Crystal Island – Outbreak


Principal Investigators: James Lester (PI, Computer Science), John Nietfeld (co-PI, Educational Psychology), Hiller Spires (co-PI, Curriculum & Instruction)

Primary Participants: Kristy Boyer (Computer Science), Julius Goth (Computer Science), Joe Grafsgaard (Computer Science), EunYoung Ha (Computer Science), Kristin Hoffman (Psychology), Seung Lee (Computer Science), Sunyoung Lee (Computer Science), Eleni Lobene (Psychology), Scott McQuiggan (Computer Science), Bradford Mott (Computer Science), Jennifer Robison (Computer Science), Jonathan Rowe (Computer Science), Lucy Shores (Computer Science), Kim Turner (Psychology)

Sponsors: National Science Foundation – Research and Evaluation on Education in Science and Engineering Program (2007-2009) & Human-Centered Computing Program (2008-2011)

Objectives: Recent years have seen a growing recognition of the importance and challenges of creating learning environments that promote motivating, inquiry-based science learning. Pedagogical agents are embodied software agents that have emerged as a promising vehicle for promoting effective learning. They provide customized problem-solving experiences and advice that are precisely tailored to individual learners in specific contexts. By co-habiting a rich inquiry-based learning environment with learners, pedagogical agents can meticulously observe learners’ problem solving activities, offer situated advice, and actively support learners’ iterating through cycles of questioning, hypothesis generation, data collection, and hypothesis testing. However, inquiry-based learning also presents a significant challenge: the very “openness” of the learning environment introduces multiple sources of complexity into tutorial planning. To address the complexities associated with scaffolding inquiry-based learning, this project explores Bayesian pedagogical agents that leverage recent advances in Bayesian and decision-theoretic computational models of reasoning to promote self-regulated learning experiences that are both effective and engaging.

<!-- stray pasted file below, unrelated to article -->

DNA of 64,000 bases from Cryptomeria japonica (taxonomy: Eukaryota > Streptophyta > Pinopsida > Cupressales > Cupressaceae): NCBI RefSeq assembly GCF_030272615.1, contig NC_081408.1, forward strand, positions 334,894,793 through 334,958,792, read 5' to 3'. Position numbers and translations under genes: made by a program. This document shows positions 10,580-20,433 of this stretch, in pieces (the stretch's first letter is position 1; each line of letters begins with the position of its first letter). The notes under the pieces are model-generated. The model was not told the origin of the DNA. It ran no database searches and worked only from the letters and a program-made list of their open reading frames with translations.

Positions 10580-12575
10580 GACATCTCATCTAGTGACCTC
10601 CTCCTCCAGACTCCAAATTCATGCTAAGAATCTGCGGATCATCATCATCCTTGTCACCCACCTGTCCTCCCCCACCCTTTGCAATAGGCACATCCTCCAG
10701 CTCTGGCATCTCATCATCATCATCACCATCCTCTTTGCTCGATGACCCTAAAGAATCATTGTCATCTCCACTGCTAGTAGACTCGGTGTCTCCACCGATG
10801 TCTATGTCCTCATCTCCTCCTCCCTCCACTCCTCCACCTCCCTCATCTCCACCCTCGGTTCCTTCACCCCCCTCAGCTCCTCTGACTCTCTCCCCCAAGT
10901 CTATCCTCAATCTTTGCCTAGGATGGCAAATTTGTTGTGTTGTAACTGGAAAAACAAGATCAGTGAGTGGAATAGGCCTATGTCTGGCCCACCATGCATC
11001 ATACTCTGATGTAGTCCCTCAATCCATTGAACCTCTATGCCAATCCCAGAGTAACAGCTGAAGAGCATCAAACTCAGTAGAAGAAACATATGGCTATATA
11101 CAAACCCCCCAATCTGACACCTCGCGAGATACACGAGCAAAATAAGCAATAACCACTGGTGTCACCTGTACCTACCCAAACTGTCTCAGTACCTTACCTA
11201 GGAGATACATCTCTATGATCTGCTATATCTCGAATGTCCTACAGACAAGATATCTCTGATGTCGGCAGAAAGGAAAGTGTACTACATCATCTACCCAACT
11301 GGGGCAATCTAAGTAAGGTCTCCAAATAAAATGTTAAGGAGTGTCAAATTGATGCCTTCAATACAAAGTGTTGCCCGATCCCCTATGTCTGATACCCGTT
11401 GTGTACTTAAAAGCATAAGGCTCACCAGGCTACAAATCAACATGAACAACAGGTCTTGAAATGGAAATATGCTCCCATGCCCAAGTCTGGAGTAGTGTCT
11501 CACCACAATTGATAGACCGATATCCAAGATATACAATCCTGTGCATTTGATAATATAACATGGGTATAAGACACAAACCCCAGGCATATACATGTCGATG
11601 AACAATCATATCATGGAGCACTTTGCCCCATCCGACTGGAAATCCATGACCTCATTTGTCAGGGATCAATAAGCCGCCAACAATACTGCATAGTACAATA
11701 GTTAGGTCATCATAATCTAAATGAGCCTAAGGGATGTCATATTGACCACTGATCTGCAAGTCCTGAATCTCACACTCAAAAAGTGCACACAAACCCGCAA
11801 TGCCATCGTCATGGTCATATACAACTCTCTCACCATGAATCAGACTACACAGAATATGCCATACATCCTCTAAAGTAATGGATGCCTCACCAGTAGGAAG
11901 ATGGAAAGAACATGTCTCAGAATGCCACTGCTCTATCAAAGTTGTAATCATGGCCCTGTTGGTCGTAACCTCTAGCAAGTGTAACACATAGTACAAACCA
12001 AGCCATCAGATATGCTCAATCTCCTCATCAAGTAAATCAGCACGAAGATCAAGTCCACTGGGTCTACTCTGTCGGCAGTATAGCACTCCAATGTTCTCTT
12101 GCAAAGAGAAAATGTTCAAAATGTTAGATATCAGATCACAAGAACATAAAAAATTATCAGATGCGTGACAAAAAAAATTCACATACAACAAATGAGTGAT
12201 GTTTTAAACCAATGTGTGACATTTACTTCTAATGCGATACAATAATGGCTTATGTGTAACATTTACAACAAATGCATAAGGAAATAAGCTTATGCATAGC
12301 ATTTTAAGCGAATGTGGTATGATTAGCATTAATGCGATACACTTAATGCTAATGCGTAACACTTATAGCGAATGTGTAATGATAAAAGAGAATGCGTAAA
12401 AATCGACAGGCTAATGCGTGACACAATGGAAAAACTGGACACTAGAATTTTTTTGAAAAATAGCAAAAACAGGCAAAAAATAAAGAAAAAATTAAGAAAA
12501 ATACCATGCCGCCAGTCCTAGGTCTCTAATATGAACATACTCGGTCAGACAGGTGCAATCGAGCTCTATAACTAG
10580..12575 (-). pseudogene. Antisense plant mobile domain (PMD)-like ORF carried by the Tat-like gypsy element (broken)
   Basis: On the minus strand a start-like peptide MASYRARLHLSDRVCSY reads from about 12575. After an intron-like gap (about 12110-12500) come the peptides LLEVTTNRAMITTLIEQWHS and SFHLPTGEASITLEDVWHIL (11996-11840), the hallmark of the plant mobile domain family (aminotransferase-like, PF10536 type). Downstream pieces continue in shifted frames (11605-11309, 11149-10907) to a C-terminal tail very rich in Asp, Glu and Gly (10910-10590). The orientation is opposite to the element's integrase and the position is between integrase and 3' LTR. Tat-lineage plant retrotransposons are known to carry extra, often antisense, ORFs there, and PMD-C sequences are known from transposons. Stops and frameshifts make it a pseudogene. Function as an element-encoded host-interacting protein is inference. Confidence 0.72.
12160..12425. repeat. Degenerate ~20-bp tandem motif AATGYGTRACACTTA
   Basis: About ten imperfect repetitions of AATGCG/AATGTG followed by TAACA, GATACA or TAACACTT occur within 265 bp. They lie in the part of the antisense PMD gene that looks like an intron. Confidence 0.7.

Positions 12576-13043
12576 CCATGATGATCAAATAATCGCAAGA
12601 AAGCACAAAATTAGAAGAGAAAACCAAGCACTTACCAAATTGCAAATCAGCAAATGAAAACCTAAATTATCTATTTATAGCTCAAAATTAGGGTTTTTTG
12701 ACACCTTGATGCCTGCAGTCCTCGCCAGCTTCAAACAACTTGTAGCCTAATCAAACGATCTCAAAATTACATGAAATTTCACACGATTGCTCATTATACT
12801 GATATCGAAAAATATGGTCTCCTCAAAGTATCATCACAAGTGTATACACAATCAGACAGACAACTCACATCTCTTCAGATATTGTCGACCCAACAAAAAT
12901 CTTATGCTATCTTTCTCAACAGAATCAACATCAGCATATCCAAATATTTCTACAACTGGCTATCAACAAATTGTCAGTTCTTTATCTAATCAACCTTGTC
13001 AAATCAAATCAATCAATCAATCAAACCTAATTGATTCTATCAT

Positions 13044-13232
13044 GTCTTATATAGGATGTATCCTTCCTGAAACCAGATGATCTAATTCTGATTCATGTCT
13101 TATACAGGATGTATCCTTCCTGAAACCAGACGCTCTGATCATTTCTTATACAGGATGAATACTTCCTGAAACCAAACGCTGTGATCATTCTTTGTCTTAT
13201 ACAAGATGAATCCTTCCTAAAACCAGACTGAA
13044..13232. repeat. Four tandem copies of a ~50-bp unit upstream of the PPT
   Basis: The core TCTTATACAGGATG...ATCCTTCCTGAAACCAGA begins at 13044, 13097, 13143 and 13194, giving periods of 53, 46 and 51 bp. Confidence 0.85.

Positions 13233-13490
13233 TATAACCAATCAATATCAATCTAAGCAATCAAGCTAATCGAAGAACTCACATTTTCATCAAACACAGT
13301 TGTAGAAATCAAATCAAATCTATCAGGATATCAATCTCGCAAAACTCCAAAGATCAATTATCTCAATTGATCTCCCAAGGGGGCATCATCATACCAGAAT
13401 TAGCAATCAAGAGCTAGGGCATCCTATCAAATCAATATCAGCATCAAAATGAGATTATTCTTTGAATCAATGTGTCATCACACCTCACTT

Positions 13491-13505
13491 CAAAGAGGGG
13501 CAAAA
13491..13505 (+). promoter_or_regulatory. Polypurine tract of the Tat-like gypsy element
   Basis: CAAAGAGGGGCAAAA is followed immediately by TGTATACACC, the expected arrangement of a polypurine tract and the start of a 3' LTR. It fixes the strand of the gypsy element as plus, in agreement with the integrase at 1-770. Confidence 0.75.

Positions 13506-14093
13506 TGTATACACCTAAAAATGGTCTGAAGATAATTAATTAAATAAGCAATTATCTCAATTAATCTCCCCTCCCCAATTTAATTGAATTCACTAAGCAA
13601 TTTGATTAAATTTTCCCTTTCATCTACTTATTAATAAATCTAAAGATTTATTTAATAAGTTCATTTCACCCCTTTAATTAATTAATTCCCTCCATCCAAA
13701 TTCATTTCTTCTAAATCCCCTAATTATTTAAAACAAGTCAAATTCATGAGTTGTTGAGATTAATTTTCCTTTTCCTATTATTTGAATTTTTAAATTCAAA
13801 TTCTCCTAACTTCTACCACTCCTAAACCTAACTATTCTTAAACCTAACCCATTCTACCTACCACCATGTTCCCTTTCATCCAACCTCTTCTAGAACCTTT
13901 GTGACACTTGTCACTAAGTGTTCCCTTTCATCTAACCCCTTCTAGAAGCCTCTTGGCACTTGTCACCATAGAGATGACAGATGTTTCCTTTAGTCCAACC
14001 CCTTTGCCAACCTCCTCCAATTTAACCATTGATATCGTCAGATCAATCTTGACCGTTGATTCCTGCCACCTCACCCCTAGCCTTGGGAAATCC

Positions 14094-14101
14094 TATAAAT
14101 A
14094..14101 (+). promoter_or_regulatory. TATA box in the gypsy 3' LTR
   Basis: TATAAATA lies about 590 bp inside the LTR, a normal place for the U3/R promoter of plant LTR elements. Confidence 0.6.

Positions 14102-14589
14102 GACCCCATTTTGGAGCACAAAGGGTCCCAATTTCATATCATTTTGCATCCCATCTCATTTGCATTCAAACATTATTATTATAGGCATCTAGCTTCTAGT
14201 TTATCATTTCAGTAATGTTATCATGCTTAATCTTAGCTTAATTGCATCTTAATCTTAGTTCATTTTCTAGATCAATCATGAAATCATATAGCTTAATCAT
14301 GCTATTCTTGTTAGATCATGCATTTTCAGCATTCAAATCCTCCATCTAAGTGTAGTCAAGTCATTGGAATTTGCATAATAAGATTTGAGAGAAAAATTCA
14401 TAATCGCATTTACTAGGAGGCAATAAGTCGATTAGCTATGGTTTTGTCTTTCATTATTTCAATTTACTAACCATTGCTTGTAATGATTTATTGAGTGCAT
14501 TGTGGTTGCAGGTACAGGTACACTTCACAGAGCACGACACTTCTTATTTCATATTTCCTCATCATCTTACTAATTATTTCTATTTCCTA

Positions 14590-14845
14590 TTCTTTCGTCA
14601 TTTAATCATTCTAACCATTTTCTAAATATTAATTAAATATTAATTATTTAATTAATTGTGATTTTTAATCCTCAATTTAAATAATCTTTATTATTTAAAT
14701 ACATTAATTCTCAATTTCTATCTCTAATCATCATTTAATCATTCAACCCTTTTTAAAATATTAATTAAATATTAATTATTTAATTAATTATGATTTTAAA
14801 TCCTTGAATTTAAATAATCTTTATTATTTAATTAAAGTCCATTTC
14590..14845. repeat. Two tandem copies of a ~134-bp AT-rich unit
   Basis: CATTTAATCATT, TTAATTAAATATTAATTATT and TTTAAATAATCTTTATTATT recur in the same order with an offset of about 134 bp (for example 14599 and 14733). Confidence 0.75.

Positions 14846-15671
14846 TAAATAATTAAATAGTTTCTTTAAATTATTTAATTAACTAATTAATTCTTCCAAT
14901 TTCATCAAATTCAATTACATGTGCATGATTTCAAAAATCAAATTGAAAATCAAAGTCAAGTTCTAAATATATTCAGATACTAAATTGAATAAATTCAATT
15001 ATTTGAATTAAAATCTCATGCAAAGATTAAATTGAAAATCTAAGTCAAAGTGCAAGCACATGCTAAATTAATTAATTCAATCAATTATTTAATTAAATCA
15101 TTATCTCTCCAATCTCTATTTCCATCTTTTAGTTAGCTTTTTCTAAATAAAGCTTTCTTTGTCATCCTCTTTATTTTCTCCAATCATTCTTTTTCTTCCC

The project has two complementary technology and learning thrusts:

1. It will develop a full suite of Bayesian pedagogical agent technologies for inquiry-based science learning environments. To promote effective and engaging learning processes and outcomes, the research team is creating Bayesian pedagogical agents that leverage probabilistic computational models that systematically reason about the multitude of factors that bear on decision making to infer learners’ beliefs, goals, and plans, including strategy use, from their problem-solving actions. By introducing pedagogical agents into the visually engaging environments that typify high-end game platforms and embedding them in dynamically generated science narratives, we are addressing the complementary goals of achievement and engagement.

2. It will provide a comprehensive account of the cognitive processes and results of interacting with Bayesian pedagogical agents in inquiry-based science learning by conducting extensive empirical studies. To understand the cognitive mechanisms by which self-regulated inquiry-based science learning occurs with middle school students interacting with Bayesian pedagogical agents, the research team is taking a multi-method approach to investigating the use and effectiveness of Bayesian pedagogical agents. In both controlled laboratory and classroom-based field settings, these studies are investigating the central issues of self-regulation with respect to both achievement (science content knowledge, transfer, and effective strategy use, including strategy selection and strategy shifting) and engagement (self-efficacy, situational interest, and mastery orientation with an emphasis on persistence) to determine precisely which technologies and conditions contribute most effectively to learning processes and outcomes.

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